Sometimes I really wish I could do that thing where you put a couple of fingers in your mouth and blow, to emit an ear-piercing high-pitched whistle that brings pedestrians to a standstill and forces all cabs within a three mile radius to screech to a halt at the kerbside for you. Sadly, the only whistle I can muster is a jaunty version of Kanye West’s “Stronger”, the like of which provokes sneers from taxi drivers, and has that nice Mr West seeking emergency legal advice.

In the movies, of course, the “power whistle” is not a problem for any leading man. And given that I’m still at that stage of boyish wonder where all of New York is a stage, it somehow seems wrong that I can’t quite manage to hail a cab in the same style as, say, Kiefer Sutherland or Andy Garcia.

As a result, my usual “eager hand in the air” had to suffice as I made way uptown in a taxi from outside the office this evening. The five minute journey to Soon To Be Wife’s place of work did nothing to dispel the notion that New York is one giant movie set. In only thirty three blocks, we drove through two major productions, including one that took up an entire city block between 9th and 10th Avenues. I’ve no idea what they were filming, although I’ll be watching out for glistening white noodle bars in films from now on, given that they seemed to be building one from scratch.

With Sex & The City: The Movie, the second Incredible Hulk film and the new Joel & Ethan Coen flick “Burn After Reading” (starring George Clooney, Brad Pitt, Frances McDormand and John Malkovich) among dozens of movies shooting in the city, New York can lay claim to being more Hollywood than Hollywood itself.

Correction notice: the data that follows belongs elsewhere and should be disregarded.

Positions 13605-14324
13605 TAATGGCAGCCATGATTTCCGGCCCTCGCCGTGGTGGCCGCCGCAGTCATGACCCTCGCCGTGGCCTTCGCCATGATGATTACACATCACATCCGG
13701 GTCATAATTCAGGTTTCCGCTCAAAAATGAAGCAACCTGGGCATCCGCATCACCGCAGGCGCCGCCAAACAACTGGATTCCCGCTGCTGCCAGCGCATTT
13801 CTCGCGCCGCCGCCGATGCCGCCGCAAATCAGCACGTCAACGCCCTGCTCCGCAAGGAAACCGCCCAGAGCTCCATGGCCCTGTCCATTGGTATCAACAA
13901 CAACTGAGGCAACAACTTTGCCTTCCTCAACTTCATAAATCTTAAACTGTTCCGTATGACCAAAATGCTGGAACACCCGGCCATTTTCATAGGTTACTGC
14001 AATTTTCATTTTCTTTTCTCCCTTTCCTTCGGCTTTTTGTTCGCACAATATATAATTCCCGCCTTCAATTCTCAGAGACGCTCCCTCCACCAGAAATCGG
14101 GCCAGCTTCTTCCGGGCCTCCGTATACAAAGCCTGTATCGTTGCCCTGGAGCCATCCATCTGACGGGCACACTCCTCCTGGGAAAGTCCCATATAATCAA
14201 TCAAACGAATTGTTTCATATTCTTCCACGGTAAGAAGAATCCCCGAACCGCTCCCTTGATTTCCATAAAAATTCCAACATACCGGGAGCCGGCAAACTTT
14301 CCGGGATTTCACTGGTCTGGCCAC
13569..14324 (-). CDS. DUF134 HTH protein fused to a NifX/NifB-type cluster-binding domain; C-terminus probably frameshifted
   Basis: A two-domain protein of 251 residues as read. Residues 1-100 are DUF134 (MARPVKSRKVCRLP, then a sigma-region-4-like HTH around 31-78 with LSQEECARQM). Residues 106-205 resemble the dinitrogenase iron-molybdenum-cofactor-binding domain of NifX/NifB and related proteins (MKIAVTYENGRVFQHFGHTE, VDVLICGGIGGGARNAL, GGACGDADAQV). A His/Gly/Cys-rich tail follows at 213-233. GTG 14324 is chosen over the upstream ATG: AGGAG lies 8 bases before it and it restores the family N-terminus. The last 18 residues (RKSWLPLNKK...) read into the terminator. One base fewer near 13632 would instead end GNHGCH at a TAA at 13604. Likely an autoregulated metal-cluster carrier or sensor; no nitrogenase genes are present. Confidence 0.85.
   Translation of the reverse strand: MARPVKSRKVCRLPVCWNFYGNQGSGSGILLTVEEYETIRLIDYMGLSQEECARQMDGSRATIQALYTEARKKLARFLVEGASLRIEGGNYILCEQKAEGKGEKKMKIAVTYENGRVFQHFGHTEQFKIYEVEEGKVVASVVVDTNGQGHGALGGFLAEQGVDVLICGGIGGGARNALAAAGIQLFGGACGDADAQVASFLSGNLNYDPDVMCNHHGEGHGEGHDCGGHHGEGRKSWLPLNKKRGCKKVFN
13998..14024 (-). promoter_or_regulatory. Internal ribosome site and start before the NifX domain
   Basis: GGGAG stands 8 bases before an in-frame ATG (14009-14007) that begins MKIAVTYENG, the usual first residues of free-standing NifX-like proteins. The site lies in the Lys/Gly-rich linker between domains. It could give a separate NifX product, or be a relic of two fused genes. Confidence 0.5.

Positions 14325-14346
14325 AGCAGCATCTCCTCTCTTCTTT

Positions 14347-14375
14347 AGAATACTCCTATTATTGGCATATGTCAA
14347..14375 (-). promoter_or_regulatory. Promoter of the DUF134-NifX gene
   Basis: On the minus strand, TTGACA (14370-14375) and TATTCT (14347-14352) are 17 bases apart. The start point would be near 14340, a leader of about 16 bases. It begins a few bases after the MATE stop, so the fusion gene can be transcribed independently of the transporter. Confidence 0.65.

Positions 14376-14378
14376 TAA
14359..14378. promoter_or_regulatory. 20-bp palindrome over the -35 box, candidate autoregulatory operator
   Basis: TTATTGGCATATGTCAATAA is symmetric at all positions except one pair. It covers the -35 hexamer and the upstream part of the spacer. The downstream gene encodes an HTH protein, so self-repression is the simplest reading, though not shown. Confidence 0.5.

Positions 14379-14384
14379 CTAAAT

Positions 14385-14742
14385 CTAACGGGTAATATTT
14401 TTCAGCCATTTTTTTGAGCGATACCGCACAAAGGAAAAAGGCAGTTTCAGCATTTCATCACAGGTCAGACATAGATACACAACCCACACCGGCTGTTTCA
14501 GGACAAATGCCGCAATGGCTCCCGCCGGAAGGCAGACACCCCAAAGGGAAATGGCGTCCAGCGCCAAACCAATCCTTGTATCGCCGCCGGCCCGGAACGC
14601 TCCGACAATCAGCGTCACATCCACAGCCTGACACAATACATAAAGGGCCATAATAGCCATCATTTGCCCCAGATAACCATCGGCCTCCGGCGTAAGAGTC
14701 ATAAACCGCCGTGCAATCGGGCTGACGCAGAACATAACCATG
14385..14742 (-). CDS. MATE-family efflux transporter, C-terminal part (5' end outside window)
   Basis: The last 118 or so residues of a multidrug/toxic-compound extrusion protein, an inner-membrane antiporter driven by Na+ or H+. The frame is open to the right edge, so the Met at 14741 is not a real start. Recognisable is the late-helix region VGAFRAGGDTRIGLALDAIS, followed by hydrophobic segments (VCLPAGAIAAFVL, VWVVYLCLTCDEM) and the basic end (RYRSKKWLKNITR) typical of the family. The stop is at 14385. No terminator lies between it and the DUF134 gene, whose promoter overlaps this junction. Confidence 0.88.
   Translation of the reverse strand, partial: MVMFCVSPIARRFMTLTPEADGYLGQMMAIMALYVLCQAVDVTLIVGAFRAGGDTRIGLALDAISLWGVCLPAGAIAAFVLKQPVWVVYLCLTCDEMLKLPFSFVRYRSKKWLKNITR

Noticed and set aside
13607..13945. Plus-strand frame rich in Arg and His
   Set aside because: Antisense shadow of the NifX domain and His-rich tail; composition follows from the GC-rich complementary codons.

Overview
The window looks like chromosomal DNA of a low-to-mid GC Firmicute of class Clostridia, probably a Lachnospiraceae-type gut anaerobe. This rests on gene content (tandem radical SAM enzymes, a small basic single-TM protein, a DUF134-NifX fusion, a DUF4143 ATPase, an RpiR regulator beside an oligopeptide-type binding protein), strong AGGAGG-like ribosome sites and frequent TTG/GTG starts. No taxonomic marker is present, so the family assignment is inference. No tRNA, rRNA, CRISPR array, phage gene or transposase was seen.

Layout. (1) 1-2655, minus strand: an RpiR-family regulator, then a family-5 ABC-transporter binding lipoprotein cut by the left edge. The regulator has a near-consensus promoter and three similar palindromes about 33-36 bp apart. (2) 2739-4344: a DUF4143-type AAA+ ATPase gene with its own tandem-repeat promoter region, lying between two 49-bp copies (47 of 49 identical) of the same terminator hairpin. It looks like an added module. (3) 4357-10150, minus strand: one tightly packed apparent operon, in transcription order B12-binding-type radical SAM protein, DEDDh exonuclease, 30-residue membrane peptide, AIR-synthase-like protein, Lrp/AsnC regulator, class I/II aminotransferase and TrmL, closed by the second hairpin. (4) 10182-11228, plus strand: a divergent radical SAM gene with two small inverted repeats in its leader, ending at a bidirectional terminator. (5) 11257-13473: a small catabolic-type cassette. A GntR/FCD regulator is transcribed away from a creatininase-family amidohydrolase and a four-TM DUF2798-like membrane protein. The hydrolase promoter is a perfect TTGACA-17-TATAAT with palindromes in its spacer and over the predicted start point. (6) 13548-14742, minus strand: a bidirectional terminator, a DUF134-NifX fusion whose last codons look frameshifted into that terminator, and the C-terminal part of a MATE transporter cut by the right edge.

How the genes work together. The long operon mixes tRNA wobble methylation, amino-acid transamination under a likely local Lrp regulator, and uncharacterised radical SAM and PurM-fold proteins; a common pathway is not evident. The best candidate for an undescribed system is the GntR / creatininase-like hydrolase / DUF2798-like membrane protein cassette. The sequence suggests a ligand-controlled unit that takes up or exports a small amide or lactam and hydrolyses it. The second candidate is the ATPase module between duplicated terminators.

As for TV shows, you can’t move without coming across sets for small screen productions such as “30 Rock” or “Talk To Me”. And don’t get me started on “Law & Order”. With spin offs including “Law & Order: Special Victims Unit” and “Law & Order: Trial By Jury” emerging every day, it’s a source of constant wonder to me that “Law & Order: Exiled In Brooklyn” isn’t filming in our kitchen even as I write.

The basic fact is that for all Ken Livingstone and Film London talk about supporting movie making in London, it’s all just chat compared to New York’s actions. Much of that is to do with tax breaks and funding, as well as the natural dominance of the American movie-making industry. But at the same time, you’ve got to admit that Londoners haven’t got the experience or patience to put up with the traffic and disruption necessary for everyday filming on a massive scale. It’s that kind of attitude that means London-based movies have to film at 4am if they want to close off a road. “28 Days Later” was probably an extras-heavy rom-com before the attitude of the London filming authorities required a complete rewrite.

Until London gets its act together, I’ll content myself with wandering around the streets looking for opportunities to get myself into the latest blockbuster. Talking of which, did I ever tell you about the time I appeared in Zoolander?